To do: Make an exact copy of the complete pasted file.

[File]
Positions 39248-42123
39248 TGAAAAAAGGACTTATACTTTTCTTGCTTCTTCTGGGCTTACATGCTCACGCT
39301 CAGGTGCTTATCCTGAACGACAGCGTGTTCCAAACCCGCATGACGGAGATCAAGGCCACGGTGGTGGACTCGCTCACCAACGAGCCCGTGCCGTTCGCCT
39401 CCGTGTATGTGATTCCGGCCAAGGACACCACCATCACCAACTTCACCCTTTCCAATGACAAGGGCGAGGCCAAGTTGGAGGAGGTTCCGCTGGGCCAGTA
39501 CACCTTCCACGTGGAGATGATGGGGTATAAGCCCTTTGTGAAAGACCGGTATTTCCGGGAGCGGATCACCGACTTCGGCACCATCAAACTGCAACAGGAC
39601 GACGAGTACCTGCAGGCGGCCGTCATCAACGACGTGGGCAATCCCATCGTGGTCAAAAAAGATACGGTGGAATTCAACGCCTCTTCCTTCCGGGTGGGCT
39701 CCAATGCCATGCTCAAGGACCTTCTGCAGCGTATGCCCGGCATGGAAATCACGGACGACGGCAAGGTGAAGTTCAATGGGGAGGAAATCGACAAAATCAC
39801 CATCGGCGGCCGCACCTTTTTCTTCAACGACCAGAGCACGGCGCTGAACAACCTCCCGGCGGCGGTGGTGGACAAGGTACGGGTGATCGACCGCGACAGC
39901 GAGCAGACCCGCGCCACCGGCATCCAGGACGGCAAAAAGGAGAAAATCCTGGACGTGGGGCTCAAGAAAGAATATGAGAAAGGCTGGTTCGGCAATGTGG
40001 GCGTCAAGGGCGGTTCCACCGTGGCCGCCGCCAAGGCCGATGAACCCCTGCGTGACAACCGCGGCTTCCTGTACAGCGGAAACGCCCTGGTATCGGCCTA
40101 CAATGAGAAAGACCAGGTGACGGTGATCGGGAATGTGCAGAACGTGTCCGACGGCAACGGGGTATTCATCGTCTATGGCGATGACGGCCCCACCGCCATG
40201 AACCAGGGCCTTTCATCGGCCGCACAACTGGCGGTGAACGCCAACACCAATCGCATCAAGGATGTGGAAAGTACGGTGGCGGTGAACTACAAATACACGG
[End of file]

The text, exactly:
Positions 39248-42123
39248 TGAAAAAAGGACTTATACTTTTCTTGCTTCTTCTGGGCTTACATGCTCACGCT
39301 CAGGTGCTTATCCTGAACGACAGCGTGTTCCAAACCCGCATGACGGAGATCAAGGCCACGGTGGTGGACTCGCTCACCAACGAGCCCGTGCCGTTCGCCT
39401 CCGTGTATGTGATTCCGGCCAAGGACACCACCATCACCAACTTCACCCTTTCCAATGACAAGGGCGAGGCCAAGTTGGAGGAGGTTCCGCTGGGCCAGTA
39501 CACCTTCCACGTGGAGATGATGGGGTATAAGCCCTTTGTGAAAGACCGGTATTTCCGGGAGCGGATCACCGACTTCGGCACCATCAAACTGCAACAGGAC
39601 GACGAGTACCTGCAGGCGGCCGTCATCAACGACGTGGGCAATCCCATCGTGGTCAAAAAAGATACGGTGGAATTCAACGCCTCTTCCTTCCGGGTGGGCT
39701 CCAATGCCATGCTCAAGGACCTTCTGCAGCGTATGCCCGGCATGGAAATCACGGACGACGGCAAGGTGAAGTTCAATGGGGAGGAAATCGACAAAATCAC
39801 CATCGGCGGCCGCACCTTTTTCTTCAACGACCAGAGCACGGCGCTGAACAACCTCCCGGCGGCGGTGGTGGACAAGGTACGGGTGATCGACCGCGACAGC
39901 GAGCAGACCCGCGCCACCGGCATCCAGGACGGCAAAAAGGAGAAAATCCTGGACGTGGGGCTCAAGAAAGAATATGAGAAAGGCTGGTTCGGCAATGTGG
40001 GCGTCAAGGGCGGTTCCACCGTGGCCGCCGCCAAGGCCGATGAACCCCTGCGTGACAACCGCGGCTTCCTGTACAGCGGAAACGCCCTGGTATCGGCCTA
40101 CAATGAGAAAGACCAGGTGACGGTGATCGGGAATGTGCAGAACGTGTCCGACGGCAACGGGGTATTCATCGTCTATGGCGATGACGGCCCCACCGCCATG
40201 AACCAGGGCCTTTCATCGGCCGCACAACTGGCGGTGAACGCCAACACCAATCGCATCAAGGATGTGGAAAGTACGGTGGCGGTGAACTACAAATACACGG